I recently attended a convergent media panel event (hosted by PRSA St. Louis) which featured Kelsey Proud with St. Louis Public Radio, Caryn Tomer with Techli.com, and Perry Drake (formerly of NYU) now with UMSL.
Proud started off with showing a perfect example of media convergence in a story they’ve just produced on chronic absenteeism in schools across Missouri. In this series, they utilized audio (radio), research/analytics, data, dynamic visuals and text.
Tomer discussed tailoring the story presentation to what their readers want. The staff likes (pertinent) press releases but may also use video, audio, text, social, linkbacks and even gamification to enhance the user experience.
All seemed to agree on how they decide what content makes it. Of course, it has to matter to their audience but beyond that—it’s all about emotion and reactions.
As the late Maya Angelou said:
“I’ve learned that people will forget what you said, people will forget what you did, but people will never forget how you made them feel.”
How does this affect PR pitching/media relations efforts?
By now, most savvy PR pros know multimedia storytelling is no longer optional—it’s a necessity.
How do you see multimedia journalism affecting your job?
Hats off to those PR students who recently graduated, and to those who are about to walk—in your commencement ceremony and into the next chapter of your lives!
You are likely now focused on the job search. Many grads will quickly realize that they don’t have what it takes to get that entry-level job. Yes, I know entry-level would seem to indicate just that—no experience required, but in PR (and some other industries as well) things work a bit differently. Most entry-level public relations jobs ask for at least one year of experience. In some cases, they may also ask for additional skills such as graphic design, publication layout, web coding—ones that are historically outside the realm of traditional PR or summer internships. While it can seem frustrating that to get work experience you need work experience, there is a way to get that: the post-graduate internship.
Through various touch points, including being professional adviser to PRSSA-SE over the past few years (and previously PRSA-St. Louis’ PRSSA liaison), I have had occasion to talk with students, graduates, new pros, faculty and hiring professionals. Post-grad internships seem to be a trend so I did a little digging, and to my surprise, found it wasn’t exactly a new trend.
I stumbled upon a post from 2009 on PR Channel’s (now abandoned) blog, which quoted Meg Carosello (nee Fullenkamp), who heads up PR at Captiva Marketing in St. Louis, where she said, even if you’ve graduated without internship experience, it’s not too late.
“First, don’t be afraid to do a post-grad internship. My first internship was after graduation at Opera Theatre of St. Louis. It was for 2 months, not much pay, but I learned so much and got to work with major editors at publications such as the Wall Street Journal, Dallas Morning News and more! This internship gave me valuable experience that made me more attractive to employers. Secondly, don’t be afraid to do more than one post-grad internship. After my time was over at Opera Theatre, I landed a position as an intern in the marketing communications group at Fleishman Hillard. I had applied at FH twice before and didn’t even get an interview. My internship at Opera Theatre made me extremely attractive on paper and I landed the job. While my six months at FH were crazy, it was great having such a large agency on my resume.”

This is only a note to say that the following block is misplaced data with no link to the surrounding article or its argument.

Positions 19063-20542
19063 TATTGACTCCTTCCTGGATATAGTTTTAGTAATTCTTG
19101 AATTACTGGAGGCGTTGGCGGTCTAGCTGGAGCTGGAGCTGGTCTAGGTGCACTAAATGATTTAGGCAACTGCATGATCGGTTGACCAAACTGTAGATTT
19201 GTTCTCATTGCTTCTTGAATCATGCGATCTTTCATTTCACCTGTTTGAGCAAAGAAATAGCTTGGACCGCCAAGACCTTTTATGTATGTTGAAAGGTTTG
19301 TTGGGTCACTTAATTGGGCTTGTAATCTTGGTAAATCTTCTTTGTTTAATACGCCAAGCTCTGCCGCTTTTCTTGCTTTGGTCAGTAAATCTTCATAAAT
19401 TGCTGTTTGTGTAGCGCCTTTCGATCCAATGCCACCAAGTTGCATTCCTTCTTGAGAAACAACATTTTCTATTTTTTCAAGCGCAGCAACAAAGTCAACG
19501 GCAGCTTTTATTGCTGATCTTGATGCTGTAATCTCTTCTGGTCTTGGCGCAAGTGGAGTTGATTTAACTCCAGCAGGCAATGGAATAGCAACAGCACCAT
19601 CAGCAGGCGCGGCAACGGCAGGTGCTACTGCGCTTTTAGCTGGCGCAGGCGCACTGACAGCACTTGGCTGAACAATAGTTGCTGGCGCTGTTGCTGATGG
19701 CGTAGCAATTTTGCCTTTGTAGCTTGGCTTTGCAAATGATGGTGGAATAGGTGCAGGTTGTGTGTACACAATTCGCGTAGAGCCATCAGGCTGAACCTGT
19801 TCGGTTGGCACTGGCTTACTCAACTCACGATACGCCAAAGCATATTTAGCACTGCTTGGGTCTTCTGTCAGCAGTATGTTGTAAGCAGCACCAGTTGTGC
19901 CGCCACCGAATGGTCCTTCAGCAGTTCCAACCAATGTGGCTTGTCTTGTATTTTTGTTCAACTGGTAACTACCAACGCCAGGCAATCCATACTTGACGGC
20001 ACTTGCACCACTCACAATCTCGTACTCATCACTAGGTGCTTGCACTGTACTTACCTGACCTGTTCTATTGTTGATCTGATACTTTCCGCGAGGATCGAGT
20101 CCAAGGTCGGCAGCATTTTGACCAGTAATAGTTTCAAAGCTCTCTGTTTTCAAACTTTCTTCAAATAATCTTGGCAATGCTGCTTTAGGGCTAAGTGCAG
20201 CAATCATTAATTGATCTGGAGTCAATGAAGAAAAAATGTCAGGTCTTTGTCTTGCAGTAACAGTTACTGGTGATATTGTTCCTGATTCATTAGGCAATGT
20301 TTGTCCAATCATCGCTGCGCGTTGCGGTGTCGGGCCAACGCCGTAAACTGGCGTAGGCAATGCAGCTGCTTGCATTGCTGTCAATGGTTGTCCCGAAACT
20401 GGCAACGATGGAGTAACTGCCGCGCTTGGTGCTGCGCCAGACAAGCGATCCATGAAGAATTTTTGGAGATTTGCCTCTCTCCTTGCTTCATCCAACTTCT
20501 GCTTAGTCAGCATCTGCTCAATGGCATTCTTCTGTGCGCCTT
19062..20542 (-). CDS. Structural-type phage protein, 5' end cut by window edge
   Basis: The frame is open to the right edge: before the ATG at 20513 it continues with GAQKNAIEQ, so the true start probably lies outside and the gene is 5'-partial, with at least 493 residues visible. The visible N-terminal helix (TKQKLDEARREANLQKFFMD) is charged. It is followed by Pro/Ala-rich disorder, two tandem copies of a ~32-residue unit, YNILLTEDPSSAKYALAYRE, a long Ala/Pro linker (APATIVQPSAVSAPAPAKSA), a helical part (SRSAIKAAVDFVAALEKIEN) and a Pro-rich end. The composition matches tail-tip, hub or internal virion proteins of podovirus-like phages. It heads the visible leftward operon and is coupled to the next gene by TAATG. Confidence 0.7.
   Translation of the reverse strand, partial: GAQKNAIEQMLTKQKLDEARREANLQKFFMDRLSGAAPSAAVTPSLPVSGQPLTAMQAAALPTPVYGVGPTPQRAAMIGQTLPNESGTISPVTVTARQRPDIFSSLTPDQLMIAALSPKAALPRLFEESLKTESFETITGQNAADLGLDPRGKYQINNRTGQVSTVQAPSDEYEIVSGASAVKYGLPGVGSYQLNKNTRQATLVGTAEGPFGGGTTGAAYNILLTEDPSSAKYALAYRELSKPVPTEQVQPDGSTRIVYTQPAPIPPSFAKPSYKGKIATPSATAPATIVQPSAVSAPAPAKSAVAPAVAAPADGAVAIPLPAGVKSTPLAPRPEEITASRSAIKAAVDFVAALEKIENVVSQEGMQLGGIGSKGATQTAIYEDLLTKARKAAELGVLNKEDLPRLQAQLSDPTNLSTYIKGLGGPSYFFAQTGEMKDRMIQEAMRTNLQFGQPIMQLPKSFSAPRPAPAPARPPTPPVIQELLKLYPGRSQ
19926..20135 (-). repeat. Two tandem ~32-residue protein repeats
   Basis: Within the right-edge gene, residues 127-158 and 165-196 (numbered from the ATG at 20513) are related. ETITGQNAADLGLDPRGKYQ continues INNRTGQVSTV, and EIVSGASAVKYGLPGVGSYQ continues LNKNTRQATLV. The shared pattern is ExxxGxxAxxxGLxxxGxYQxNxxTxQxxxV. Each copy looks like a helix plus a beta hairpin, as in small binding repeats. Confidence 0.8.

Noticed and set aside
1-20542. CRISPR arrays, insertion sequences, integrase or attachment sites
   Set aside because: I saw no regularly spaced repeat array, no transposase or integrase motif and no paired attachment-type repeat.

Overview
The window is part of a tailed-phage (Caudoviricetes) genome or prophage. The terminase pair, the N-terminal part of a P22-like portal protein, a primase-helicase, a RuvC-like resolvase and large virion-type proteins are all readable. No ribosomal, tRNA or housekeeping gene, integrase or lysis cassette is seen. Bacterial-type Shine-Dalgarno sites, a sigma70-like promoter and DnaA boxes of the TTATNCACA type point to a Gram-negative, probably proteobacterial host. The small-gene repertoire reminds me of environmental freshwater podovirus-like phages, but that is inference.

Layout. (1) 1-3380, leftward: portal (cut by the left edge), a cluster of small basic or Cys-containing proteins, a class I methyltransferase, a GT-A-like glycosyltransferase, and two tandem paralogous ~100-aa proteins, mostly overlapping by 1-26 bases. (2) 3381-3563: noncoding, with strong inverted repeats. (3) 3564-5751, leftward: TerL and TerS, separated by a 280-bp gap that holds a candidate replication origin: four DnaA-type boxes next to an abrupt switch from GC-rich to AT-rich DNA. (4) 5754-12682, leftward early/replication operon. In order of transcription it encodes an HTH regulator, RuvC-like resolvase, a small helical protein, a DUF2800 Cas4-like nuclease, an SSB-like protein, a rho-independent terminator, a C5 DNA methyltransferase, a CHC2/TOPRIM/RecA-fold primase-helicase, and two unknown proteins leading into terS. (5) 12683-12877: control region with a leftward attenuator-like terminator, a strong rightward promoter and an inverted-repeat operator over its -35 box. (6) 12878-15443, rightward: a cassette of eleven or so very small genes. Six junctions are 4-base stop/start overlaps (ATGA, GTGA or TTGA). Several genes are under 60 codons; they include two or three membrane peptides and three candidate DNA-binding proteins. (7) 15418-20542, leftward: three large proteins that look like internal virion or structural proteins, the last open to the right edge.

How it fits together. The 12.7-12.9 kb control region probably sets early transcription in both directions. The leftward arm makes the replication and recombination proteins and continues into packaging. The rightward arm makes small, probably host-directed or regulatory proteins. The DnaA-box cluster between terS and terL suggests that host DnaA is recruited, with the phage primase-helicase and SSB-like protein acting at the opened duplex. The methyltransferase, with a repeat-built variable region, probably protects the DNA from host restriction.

I reached out to Meg to see how she felt about that quote today (and to ask permission to use it). She noted the PR world has changed a lot in the past several years and by adding web and digital marketing skills, she’s not only keeping relevant but it has made her a much better resource for her clients. She said, “By taking chances on something new and continuing to learn something new every day I have found my niche even though it was not necessarily my original plan when I graduated and I am much happier now because of it.”
As if to punctuate the point, I found a recent post by Nicole Bersani, who had plenty of undergrad experience between a couple internships and her work for ImPRessions (Ohio University’s nationally-affiliated student-run firm) but still chose to take another internship after graduation. She did this to get her foot in the door at a globally recognized agency, and successfully leveraged that internship into a full-time job!
Whether you’ve been told you need additional experience, want to check-out a new city (or country), or are simply trying figure out what you want to do, there are plenty of reasons to take a post-grad internship. You should expect to be paid, be committed to the job that you accept, and be willing to work beyond “normal” hours. Be inquisitive. Be open to all opportunities.
Most of all, don’t feel bad if this is what you need to do. The job title doesn’t matter. What matters is that you are moving toward your next goal—which is to find a job that is satisfying.